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Landscape of brain ridges may vary with gender in autism

by  /  31 July 2015

Cortical crannies: The complex folds in the brain’s outer layer may underlie some of the difficulties boys with autism have in interpreting social cues.

A region of the brain involved in interpreting social cues is unusually smooth in boys and men with autism, but normal in girls and women with the disorder. The findings, published 4 July in Molecular Autism, add to mounting evidence that autism manifests differently in boys than in girls1.

The results hint that abnormal brain folding underlies some of the difficulties boys with autism face in navigating social situations. “The structural alterations might make it tougher for males to understand social interactions, or to find them rewarding and salient,” says lead researcher Marie Schaer, visiting assistant professor of psychiatry and behavioral science at Stanford University in California.

Previous studies have uncovered subtle differences in the size and shape of various brain structures in males and females with autism. But these studies are small, with the largest including just 60 people with autism2.

In the new study, Schaer and her colleagues analyzed data from the Autism Brain Imaging Data Exchange (ABIDE), an open-access repository of brain images from individuals with autism and unaffected controls. This allowed the researchers to study patterns of brain folds, called gyri, among 106 people with autism.

Some researchers caution against drawing firm conclusions from the findings, however. The brain images analyzed in the study come from people who vary widely in age, and brain structure is known to change over time. What’s more, 17 teams from across the world collected the images using varying methods.

Schaer and her colleagues tried to control for differences in age and scanning protocol. But to rule out these confounders, their findings should be replicated in an independent sample of brain images collected in a uniform way, says Nicholas Lange, associate professor of psychiatry at Harvard University’s McLean Hospital, who was not involved in the study.

Still, the study is the largest yet to investigate sex differences in brain structure in people with autism. “I think it’s a very important contribution for the field,” says Meng-Chuan Lai, assistant professor of psychiatry at the University of Toronto. Lai was not involved in the study but served as a guest editor for the journal that published the findings as part of a special issue on sex differences in autism.

Know when to fold ’em:

In typical development, the brain becomes convoluted as it bulges within the confines of the skull. This process typically ends during the first year of life. But the brain’s outer layer, called the cortex, continues to grow in thickness until early adolescence. The cortex then begins to thin during adulthood.

Schaer and her colleagues analyzed brain scans from 53 boys and men, 53 girls and women, and matching numbers of controls, all ranging in age from 8 to 39 years.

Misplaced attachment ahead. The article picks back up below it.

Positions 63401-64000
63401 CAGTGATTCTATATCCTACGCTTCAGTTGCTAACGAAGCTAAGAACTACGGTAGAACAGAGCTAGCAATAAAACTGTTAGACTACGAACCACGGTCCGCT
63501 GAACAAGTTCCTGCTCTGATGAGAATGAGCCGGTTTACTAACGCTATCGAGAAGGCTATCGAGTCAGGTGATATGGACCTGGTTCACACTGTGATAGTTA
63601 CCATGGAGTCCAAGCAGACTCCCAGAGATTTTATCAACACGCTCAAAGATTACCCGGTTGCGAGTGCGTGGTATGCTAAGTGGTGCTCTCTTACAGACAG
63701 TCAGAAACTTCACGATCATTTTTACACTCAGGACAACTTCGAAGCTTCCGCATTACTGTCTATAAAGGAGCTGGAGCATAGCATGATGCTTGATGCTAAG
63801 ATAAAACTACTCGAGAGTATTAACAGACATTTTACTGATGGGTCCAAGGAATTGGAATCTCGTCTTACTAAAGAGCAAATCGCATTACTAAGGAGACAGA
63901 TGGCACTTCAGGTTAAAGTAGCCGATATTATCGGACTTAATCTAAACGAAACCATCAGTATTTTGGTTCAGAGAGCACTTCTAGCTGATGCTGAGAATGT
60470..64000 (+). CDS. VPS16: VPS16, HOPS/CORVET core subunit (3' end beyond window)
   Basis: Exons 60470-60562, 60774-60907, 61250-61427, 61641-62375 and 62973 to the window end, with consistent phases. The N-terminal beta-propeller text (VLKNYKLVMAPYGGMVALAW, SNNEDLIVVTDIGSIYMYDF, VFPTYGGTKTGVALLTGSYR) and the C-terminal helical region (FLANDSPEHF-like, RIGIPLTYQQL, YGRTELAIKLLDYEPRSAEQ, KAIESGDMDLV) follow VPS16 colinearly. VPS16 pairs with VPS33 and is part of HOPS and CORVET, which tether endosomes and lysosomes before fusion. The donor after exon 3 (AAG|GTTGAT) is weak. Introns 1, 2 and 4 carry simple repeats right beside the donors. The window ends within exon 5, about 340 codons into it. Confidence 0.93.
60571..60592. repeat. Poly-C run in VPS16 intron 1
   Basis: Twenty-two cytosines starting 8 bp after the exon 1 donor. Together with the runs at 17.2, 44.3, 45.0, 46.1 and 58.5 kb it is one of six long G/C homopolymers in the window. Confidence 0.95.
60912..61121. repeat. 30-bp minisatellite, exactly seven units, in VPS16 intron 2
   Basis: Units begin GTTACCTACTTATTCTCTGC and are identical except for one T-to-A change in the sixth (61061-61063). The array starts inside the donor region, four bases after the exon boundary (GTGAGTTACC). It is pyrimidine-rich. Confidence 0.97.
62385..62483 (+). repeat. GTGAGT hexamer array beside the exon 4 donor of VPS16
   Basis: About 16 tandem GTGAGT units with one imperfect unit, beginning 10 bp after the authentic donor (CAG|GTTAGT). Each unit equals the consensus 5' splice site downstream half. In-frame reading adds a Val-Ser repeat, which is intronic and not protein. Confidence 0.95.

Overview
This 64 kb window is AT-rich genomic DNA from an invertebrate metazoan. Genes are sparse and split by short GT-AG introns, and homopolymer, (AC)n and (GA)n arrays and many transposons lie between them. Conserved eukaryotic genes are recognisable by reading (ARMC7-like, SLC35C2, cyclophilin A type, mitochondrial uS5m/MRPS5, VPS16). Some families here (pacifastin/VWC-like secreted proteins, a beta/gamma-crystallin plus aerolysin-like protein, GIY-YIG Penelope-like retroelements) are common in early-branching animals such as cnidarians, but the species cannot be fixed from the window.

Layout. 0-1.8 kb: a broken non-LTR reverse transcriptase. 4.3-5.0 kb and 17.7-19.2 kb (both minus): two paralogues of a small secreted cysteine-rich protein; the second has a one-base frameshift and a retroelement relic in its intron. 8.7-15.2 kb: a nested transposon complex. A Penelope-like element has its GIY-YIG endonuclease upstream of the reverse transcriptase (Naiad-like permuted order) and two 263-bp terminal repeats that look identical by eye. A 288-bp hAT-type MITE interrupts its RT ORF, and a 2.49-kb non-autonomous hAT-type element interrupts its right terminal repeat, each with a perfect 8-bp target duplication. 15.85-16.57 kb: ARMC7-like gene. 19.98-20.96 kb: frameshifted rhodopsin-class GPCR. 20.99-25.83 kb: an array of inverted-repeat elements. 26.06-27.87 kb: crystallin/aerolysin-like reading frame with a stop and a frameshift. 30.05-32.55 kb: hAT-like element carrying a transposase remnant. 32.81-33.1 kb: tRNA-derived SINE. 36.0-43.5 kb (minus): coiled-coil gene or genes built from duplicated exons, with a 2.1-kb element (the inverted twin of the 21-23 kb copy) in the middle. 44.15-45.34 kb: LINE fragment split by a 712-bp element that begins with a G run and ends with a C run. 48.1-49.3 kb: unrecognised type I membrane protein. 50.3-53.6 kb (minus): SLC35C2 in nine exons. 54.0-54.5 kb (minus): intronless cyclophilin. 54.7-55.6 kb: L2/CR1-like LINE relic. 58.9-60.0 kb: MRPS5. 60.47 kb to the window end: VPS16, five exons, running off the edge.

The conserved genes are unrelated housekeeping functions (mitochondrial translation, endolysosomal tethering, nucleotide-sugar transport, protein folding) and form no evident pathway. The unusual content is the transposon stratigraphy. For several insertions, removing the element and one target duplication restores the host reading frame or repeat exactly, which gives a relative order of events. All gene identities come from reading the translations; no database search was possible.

The researchers compared each female participant with autism with a participant from each of the other groups, all of whom are the same age and were scanned at the same site.

For each participant, the researchers measured the volume, surface area and thickness of more than 300,000 points on the cortex. They also calculated the ‘gyrification index,’ which reflects the number and depth of cortical folds.

After adjusting for differences in total brain size, the researchers found that a region in the frontal lobe is smoother in males with autism than in either females with the disorder or controls of either gender. The region, called the orbitofrontal cortex, controls social motivation and helps to process social information.

Because cortical folds take shape early in life, the findings suggest that the autism-related sex differences begin in infancy. “Something is happening early on in the brains of males,” Schaer says.

The findings jibe with a study published in June showing that boys with autism have less folding in the prefrontal cortex — a brain region that includes the orbitofrontal cortex — than controls do3.

How the folding abnormalities arise, and whether they relate to certain autism symptoms, is not yet known. Because of the study’s small size, it’s also unclear whether these sex differences change with age. “The regions showing differences in children may not be the same as the regions showing differences in adults,” Lai says.

Previous studies have found the cortex to be thicker than usual in people with autism, but Schaer and her colleagues found no differences in cortical thickness among the groups. However, the superior temporal cortex, a brain region involved in language processing, is bigger in females with autism than in males with the disorder. Female controls show the same pattern relative to their male counterparts.

References:

1. Schaer M. et al. Mol. Autism 6, 42 (2015) PubMed

2. Lai M.C. et al. Brain 136, 2799-2815 (2013) PubMed

3. Bos D.J. et al. J. Am. Acad. Child Adolesc. Psychiatry 54, 668-676 (2015) Abstract